Caicedo, D.
4a23c613-9789-4592-bb21-c4fec7c08ca7
Caicedo, D.
4a23c613-9789-4592-bb21-c4fec7c08ca7
Powrie, William
600c3f02-00f8-4486-ae4b-b4fc8ec77c3c

Caicedo, D. (2013) A study of the structure in solid wastes and some implications for fluid flow in landfills. University of Southampton, Faculty of Engineering and the Environment, Doctoral Thesis, 347pp.

Record type: Thesis (Doctoral)

Abstract

The search for alternative landfill operation and management strategies has triggered the development of the concept of a landfill as a bioreactor. The application of the concept requires the recirculation of liquids and hence a better understanding of fluid flow and transport processes that are strongly controlled by the physical structure of the media. It is generally accepted that as a result of the deposition in progressive layers, compaction and heterogeneity; solid waste develops a strong and anisotropic structure. Also, that due to their flat shape and orientation, materials such as plastics and textiles can influence flow behavior. The aim of this research was to provide a better understanding of the structure that develops when solid wastes are landfilled and the influence of this structure on fluid flow. The research included a characterization and description of specimens of raw household waste (MSW) and pretreated wastes (MBT) using PSD mathematical models, an study of the changes caused to particle size and shape by degradation processes, a study of the effect that flat shaped particles have on the fluid flow characteristics of a porous medium, and an investigation of the structure of a MSW specimen applying invasive and non-invasive radiographic techniques. The study revealed that the characteristics of particle size and shape differ between waste materials and also change with degradation. An MBT specimen that had gone a dual anaerobic aerobic treatment showed statistically insignificant changes in particle size and shape with degradation, whilst partially treated MBT and MSW specimens showed significant changes in the particle size and in the content of flat shaped materials. PSD models were successfully fitted to the different specimens investigated suggesting that analytical expressions can be incorporated into existing waste behavioural mathematical models to characterise the particle size. Flat shaped particles that comply to be at least 15 times larger than the matrix particles and constitute at least 7.3% by dry mass were found to reduce the hydraulic conductivity by a factor of more than 30%. The reduction factor is controlled by the relative content and size of the intrusive particles and it is always within one order of magnitude. The use of dye tracer visualization, thin sectioning and ?CT techniques were pioneered during this research for the study of preferential flow and the structure in solid waste. This study evidenced that the presence of high content of inert coarse flat shaped materials in a specimen of MSW resulted in the development of a strongly layered structure, with large pores horizontally connected and that favoured preferential flow.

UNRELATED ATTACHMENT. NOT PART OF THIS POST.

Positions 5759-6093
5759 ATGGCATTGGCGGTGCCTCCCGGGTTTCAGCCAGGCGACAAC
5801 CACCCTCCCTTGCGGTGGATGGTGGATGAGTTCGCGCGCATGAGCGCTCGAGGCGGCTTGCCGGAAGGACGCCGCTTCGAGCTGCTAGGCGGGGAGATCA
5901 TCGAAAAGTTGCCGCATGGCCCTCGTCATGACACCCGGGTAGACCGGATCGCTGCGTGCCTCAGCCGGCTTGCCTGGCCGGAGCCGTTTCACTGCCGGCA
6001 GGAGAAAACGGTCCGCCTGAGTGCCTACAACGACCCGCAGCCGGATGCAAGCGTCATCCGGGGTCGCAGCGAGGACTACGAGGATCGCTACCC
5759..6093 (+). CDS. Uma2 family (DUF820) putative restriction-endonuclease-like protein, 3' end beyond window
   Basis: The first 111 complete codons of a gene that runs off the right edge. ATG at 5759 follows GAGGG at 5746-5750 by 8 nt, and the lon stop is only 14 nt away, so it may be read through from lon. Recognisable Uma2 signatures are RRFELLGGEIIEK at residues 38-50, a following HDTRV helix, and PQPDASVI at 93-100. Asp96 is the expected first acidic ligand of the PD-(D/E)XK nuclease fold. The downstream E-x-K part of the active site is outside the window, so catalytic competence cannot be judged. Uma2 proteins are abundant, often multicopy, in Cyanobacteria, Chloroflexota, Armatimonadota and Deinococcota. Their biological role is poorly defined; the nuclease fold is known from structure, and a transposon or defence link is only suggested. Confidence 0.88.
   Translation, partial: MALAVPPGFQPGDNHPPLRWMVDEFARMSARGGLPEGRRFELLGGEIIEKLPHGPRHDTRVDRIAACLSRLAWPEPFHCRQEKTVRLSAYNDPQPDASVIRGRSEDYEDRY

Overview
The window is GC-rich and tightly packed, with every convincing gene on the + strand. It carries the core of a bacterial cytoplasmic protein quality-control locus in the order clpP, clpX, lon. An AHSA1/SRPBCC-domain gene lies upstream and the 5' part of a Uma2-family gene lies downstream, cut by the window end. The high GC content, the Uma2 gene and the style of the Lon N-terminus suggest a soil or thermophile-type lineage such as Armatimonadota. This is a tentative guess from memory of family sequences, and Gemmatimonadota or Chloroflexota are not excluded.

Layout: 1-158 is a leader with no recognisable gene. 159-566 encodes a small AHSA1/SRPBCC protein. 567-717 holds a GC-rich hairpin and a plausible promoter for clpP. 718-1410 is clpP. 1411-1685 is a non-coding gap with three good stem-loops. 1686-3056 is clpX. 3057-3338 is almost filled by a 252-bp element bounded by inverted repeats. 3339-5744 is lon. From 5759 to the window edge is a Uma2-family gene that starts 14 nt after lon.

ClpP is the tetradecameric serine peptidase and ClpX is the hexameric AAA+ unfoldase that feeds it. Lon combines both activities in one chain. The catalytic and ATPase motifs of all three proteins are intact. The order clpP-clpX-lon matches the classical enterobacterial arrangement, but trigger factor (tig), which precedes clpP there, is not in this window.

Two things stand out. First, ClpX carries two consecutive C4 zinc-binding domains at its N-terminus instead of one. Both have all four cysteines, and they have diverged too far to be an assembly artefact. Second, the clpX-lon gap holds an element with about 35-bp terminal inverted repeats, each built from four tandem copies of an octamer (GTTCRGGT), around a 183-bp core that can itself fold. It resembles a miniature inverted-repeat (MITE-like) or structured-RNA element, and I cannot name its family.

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__soton.ac.uk_resource_FEE_Admin_SAA_Graduate School Team_Faculty Graduate School_FEE Student Files - by academic unit - for 201112_CMEES - old CEE_MPhil PhD STUDENT FILES_CACIEDO C_Final Thesis_Caicedo D EThesis.pdf - Other
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Published date: 1 June 2013
Organisations: University of Southampton, Faculty of Engineering and the Environment

Identifiers

Local EPrints ID: 355967
URI: https://eprints.soton.ac.uk/id/eprint/355967
PURE UUID: ecd38750-1fd5-4c3c-9bb6-91a5e9b0c53d
ORCID for William Powrie: ORCID iD orcid.org/0000-0002-2271-0826

Catalogue record

Date deposited: 19 Nov 2013 11:39
Last modified: 06 Jun 2018 13:06

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Contributors

Author: D. Caicedo
Thesis advisor: William Powrie ORCID iD